UK investors ask about Brexit more often than any other topic. Many even share concerns about investing in light of the uncertainty surrounding the outcome. Equally, the only question my international colleagues ask about the UK is 'what will happen on the 31st October 2019?'. As we near yet another deadline and negotiations run in parallel with a blame game, we simply do not know how the differences between the UK and the EU can be resolved. Boris Johnson says that we will leave come what may on the 31st of October, meanwhile Parliament are insisting on requesting an extension if a deal is not agreed. There are numerous possible paths forward, all of which require a degree of compromise. Whilst initial responses to the latest proposal from the UK Prime Minister were negative, Thursday's meeting between Boris Johnson and the Irish Taoiseach, Leo Varadkar, indicated that there may, after all, be a "pathway" to a deal on the key Irish border issue. At present, we are reluctant to suggest that any outcome is more likely than another. Uncertainty makes it difficult for investors to make commitments, resulting in many wondering if they are safer sitting on cash.
There is a cost to sitting on your hands; the base rate, set by the Bank of England at 0.75%, is currently returning less than inflation. The Retail Price Index (RPI) was up 2.6% last year. So, in real terms, cash has fallen in value. Ten-year gilts only yield 0.53% so are no better. Ten-year inflation linked gilts provide a return of RPI less 2.93%. So, low risk investment all lock-in negative returns after inflation. Unfortunately, there is no such thing as a free lunch, and therefore investors are forced to accept higher risk in order to see potential positive returns. The pound is generally expected to decline in the event of a no deal Brexit and this, together with trade tariffs, is likely to increase consumer prices. To add to the situation, it is also unlikely to be matched by a rise in interest rates.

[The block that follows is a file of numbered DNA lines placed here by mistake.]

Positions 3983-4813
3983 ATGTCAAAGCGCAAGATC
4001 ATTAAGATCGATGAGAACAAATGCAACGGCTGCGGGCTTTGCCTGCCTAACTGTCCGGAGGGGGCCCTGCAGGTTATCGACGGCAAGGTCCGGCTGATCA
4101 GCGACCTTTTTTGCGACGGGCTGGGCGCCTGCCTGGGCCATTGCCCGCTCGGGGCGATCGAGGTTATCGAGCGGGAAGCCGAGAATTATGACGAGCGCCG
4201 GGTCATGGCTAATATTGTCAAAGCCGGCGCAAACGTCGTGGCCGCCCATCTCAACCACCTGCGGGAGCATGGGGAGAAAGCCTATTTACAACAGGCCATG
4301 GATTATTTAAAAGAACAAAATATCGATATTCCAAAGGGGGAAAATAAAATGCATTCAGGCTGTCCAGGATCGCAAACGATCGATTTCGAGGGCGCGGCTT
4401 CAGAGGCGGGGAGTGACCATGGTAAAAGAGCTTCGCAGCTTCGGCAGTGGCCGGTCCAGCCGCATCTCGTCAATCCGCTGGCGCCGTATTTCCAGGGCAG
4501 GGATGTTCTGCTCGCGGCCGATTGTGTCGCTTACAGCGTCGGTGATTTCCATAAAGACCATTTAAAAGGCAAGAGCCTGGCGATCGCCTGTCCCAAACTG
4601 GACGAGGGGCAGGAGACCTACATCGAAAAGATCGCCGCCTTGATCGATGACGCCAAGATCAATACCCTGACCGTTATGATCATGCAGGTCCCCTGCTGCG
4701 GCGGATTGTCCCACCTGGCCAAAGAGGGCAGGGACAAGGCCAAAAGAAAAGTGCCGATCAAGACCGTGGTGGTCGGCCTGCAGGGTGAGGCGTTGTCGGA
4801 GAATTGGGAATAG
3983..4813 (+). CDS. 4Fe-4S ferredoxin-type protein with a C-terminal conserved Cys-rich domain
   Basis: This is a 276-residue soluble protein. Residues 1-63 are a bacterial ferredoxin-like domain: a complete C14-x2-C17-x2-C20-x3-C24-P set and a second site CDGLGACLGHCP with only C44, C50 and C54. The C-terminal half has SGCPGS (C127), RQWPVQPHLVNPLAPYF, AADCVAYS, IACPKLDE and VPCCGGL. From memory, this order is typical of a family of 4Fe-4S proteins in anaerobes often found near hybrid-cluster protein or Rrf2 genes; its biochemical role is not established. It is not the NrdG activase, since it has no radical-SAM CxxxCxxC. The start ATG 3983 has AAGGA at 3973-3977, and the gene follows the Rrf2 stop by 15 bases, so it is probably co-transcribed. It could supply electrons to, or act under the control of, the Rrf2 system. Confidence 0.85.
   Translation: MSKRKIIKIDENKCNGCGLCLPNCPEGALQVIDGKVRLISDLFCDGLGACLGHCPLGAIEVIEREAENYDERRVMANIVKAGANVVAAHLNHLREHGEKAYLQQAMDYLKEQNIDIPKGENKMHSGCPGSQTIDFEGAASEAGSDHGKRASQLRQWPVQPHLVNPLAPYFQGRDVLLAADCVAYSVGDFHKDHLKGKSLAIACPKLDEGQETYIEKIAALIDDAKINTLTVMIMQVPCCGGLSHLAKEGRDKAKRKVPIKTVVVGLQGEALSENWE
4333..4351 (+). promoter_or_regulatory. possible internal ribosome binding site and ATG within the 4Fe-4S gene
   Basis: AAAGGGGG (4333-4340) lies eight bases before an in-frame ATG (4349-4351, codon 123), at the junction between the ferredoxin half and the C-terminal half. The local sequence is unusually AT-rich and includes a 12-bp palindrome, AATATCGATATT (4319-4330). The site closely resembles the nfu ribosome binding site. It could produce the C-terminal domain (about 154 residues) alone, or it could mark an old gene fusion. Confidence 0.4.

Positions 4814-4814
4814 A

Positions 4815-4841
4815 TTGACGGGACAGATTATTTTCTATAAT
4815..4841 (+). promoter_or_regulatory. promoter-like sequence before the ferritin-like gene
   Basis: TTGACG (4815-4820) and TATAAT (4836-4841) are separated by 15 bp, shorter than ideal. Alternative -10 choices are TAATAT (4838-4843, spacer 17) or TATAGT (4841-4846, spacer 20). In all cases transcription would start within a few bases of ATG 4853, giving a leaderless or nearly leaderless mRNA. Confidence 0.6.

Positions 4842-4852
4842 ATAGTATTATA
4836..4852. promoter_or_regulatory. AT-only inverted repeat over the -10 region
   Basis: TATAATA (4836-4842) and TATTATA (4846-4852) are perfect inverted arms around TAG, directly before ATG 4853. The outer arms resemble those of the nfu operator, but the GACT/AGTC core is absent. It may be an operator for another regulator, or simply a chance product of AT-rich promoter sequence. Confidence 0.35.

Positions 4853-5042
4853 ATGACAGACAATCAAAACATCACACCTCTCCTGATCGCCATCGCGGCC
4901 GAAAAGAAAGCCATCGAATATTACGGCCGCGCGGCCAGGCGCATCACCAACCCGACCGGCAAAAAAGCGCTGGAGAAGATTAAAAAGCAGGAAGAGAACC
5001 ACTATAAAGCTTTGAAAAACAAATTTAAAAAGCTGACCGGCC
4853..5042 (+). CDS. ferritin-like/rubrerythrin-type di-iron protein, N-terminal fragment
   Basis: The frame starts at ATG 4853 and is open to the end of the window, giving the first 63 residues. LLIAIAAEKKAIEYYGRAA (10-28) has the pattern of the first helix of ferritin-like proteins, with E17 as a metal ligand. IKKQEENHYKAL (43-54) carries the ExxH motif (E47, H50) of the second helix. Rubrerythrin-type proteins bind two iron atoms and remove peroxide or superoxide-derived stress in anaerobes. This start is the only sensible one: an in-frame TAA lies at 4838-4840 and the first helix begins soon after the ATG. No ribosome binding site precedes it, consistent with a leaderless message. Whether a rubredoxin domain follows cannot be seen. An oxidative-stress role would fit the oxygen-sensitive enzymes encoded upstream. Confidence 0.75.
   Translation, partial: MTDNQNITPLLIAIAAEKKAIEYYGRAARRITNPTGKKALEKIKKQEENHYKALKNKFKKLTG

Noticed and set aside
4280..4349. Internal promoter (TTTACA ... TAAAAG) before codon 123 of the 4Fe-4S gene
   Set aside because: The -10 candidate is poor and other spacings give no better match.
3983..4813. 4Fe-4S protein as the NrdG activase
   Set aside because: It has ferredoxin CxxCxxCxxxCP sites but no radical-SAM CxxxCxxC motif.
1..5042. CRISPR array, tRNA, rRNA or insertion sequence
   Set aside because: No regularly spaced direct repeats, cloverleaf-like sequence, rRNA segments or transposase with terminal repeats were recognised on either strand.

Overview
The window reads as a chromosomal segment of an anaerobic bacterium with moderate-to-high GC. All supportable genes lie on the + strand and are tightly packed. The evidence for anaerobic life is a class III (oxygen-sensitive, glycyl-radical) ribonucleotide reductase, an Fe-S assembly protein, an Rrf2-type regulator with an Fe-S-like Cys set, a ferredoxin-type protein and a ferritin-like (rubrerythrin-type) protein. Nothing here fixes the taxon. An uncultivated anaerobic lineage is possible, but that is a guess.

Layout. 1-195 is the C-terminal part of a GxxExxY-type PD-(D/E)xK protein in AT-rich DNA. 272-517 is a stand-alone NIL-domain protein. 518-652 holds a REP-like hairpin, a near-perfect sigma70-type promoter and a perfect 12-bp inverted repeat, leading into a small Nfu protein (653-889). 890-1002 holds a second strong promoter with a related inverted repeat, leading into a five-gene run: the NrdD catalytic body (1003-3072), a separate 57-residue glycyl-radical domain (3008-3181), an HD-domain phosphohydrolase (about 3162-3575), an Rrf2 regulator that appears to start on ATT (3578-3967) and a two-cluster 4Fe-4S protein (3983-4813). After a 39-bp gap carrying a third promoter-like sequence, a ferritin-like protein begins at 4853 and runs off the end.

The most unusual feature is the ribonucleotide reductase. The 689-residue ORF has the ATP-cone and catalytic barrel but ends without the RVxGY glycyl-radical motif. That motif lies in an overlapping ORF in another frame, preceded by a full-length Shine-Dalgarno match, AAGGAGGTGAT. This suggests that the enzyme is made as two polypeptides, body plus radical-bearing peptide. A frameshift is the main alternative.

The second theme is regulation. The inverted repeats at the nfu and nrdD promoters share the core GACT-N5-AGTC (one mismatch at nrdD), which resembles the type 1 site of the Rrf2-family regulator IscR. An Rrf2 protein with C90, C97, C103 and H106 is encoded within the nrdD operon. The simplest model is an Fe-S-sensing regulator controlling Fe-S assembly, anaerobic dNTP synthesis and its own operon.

If the pound falls on a no deal outcome, it will boost the overseas earnings of FTSE 100 companies, potentially lifting the index. If Boris Johnson manages to get a last minute deal with the EU that also receives the approval from Parliament, then we would expect the pound to be stronger, which would have the reverse effect. However, in this scenario, there may be renewed interest in UK equities as overseas investors finally receive some political clarity. Since the vote for Brexit, international investors have reduced their exposure to the UK. In this time we have also seen the FTSE 100 Index return 31%, the MSCI Europe ex UK Index up 51% and the S&P 500 Index up 79%, all in sterling terms. The dividend yield on the FTSE 100 of just over 5%, is nearly ten times that of the gilt index and double the inflation rate. Even in the 2008/9 financial crisis, FTSE 100 dividends were cut by less than 30% overall. Therefore, even in this scenario the yield would be more than gilts or inflation. For now, investors continue to be deterred by Brexit and will need to see some clarity in order to return. However, we continue to see value in the UK equity market today, and upon a resolution, the readjustment may be abrupt.
Elsewhere, with low or even negative interest rates, many markets look cheap relative to government bonds. Trump's ongoing trade war overrides Brexit as the global markets primary concern, and the manufacturing sector, in particular, is suffering as a result. This week, US-China trade talks have resumed and we may see some progress on this. If Trump wants to get re-elected, a strong economy will be the key to success and a resolution of the trade dispute with China may be the key to a return to global growth.
Uncertainty is everywhere, and volatility is likely to remain high, but risky markets offer opportunities for investors. A US-China trade agreement and a Brexit deal would remove some of the uncertainty. Those who can take a longer-term view, who are sitting on excess cash, should reflect on the negative real return they are getting and the potential opportunities present in equity markets.
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